After the war, Whitman began wondering whether blacks were innately inferior to whites and bound to disappear. He even considered that fate “most likely” though far off. Contact with the “stronger” and more arrogant white race, Whitman generally suspected, would finally prove fatal. His reading of post-Civil War “ethnological science” deeply influenced Whitman on this issue. To Horace Traubel he said, “The nigger, like the Injun, will be eliminated: it is the law of races, history, what-not” (With Walt Whitman 2:283). His statements along these lines are sometimes hesitant and ambiguous, sometimes quite certain.
. . . Because of the radically democratic and egalitarian aspects of his poetry, readers generally expect, and desire for, Whitman to be among the literary heroes that transcended the racist pressures that abounded in all spheres of public discourse during the nineteenth century. He did not, at least not consistently; nonetheless his poetry has been a model for democratic poets of all nations and races, right up to our own day. How Whitman could have been so prejudiced, and yet so effective in conveying an egalitarian and antiracist sensibility in his poetry, is a puzzle yet to be adequately addressed.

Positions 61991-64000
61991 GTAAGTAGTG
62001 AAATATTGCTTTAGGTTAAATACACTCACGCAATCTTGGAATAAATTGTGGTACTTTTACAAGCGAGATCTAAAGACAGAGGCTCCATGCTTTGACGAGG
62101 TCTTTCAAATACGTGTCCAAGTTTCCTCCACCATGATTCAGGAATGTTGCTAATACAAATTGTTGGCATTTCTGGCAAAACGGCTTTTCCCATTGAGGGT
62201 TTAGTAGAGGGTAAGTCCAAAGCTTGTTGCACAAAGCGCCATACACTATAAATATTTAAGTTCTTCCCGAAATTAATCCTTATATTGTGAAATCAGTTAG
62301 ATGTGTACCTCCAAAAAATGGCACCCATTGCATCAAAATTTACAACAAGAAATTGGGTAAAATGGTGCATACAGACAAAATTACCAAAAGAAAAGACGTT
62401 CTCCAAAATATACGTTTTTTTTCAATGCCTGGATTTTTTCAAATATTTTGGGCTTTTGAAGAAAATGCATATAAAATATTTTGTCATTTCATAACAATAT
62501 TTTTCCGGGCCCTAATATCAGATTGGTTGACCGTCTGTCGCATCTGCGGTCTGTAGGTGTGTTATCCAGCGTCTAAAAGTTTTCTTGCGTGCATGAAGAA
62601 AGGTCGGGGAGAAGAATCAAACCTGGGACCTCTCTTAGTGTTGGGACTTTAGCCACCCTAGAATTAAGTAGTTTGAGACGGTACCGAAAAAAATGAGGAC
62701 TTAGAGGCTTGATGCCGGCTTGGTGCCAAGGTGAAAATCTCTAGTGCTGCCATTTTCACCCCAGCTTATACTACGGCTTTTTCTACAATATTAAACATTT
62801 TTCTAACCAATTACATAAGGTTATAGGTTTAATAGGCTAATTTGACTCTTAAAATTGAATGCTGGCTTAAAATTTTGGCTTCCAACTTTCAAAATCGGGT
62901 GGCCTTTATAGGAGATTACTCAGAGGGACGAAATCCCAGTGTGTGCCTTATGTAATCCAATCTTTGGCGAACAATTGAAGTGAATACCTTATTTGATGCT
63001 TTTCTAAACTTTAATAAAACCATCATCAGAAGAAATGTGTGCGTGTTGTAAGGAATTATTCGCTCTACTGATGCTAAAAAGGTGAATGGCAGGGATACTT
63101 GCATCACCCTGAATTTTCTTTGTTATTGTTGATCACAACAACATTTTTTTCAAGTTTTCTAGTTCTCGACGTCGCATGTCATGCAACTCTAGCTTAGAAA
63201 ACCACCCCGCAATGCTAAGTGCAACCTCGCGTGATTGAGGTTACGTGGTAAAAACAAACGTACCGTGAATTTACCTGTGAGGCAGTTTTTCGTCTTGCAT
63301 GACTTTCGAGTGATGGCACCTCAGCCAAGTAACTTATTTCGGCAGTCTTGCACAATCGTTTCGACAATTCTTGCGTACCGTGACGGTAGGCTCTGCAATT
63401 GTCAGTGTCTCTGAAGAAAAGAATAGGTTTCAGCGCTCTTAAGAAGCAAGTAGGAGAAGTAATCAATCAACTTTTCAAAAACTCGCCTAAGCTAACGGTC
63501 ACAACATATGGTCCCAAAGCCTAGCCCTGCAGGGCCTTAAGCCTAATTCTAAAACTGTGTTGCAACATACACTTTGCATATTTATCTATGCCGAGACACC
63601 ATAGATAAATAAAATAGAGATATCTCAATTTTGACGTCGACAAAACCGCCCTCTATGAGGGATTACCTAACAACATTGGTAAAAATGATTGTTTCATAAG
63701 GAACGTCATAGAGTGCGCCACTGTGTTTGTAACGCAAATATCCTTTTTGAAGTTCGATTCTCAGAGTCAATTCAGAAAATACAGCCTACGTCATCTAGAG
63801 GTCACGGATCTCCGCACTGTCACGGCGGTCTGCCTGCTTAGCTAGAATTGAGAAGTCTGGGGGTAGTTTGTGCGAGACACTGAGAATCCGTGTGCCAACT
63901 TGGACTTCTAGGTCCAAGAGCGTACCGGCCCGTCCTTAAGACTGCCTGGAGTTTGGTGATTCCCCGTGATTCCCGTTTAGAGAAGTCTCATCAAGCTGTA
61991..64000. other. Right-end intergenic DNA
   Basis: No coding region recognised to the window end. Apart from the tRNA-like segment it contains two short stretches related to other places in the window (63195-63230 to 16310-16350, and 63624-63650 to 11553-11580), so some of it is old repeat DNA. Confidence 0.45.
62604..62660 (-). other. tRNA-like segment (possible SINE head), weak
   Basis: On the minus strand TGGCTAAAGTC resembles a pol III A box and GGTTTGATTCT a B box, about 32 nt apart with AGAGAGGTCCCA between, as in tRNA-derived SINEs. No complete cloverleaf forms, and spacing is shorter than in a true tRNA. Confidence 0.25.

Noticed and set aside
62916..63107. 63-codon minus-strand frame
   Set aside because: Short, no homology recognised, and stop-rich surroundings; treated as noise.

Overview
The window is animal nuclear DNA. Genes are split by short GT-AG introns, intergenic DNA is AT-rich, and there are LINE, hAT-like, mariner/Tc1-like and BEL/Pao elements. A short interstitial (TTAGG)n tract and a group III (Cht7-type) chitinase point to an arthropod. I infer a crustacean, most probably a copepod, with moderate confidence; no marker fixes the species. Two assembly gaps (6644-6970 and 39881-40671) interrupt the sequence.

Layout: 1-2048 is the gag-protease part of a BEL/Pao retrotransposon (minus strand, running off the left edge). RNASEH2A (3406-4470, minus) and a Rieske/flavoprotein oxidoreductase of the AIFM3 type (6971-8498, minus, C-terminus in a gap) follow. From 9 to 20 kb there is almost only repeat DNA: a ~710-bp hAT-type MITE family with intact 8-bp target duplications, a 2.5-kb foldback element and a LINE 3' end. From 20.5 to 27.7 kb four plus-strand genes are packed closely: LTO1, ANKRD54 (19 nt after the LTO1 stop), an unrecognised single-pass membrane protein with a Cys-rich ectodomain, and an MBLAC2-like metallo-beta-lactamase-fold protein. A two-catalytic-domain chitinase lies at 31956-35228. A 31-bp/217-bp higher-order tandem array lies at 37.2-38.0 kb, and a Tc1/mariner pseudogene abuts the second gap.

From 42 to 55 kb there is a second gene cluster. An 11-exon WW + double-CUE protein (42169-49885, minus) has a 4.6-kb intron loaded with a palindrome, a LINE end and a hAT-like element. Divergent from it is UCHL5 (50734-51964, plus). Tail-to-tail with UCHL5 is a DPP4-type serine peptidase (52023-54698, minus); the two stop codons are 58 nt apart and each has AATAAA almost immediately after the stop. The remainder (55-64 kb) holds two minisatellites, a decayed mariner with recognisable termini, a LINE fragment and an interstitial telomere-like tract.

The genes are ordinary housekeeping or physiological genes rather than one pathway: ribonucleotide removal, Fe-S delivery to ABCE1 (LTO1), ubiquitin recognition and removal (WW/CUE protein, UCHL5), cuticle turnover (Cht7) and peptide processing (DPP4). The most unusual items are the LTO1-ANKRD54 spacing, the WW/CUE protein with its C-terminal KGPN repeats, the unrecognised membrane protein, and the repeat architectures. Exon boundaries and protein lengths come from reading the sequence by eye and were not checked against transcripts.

From JSTOR Daily:
Like many white intellectuals, Whitman seems to have been seduced by the proliferation of racist pseudo-science in the post-Civil War era, a body of thought largely produced in reaction to black emancipation and the prospects of black citizenship rights as voters and office-holders. Whitman’s racism was not limited to black people, but also extended to Native Americans, Hispanics, and Asians. These comments force us to reconsider all those lovely passages in Leaves of Grass where Whitman the poet celebrates the “aboriginal” heritage of America. Whitman, the man, actually hoped that white Americans would absorb the naturalistic traits of Native Americans, but discard the actual people, much in the same way that contemporary sports fans now cling to their Native American mascots while dismissing living Native Americans who have repeatedly told them how these degrading, offensive caricatures contribute to ongoing Native oppression and disenfranchisement.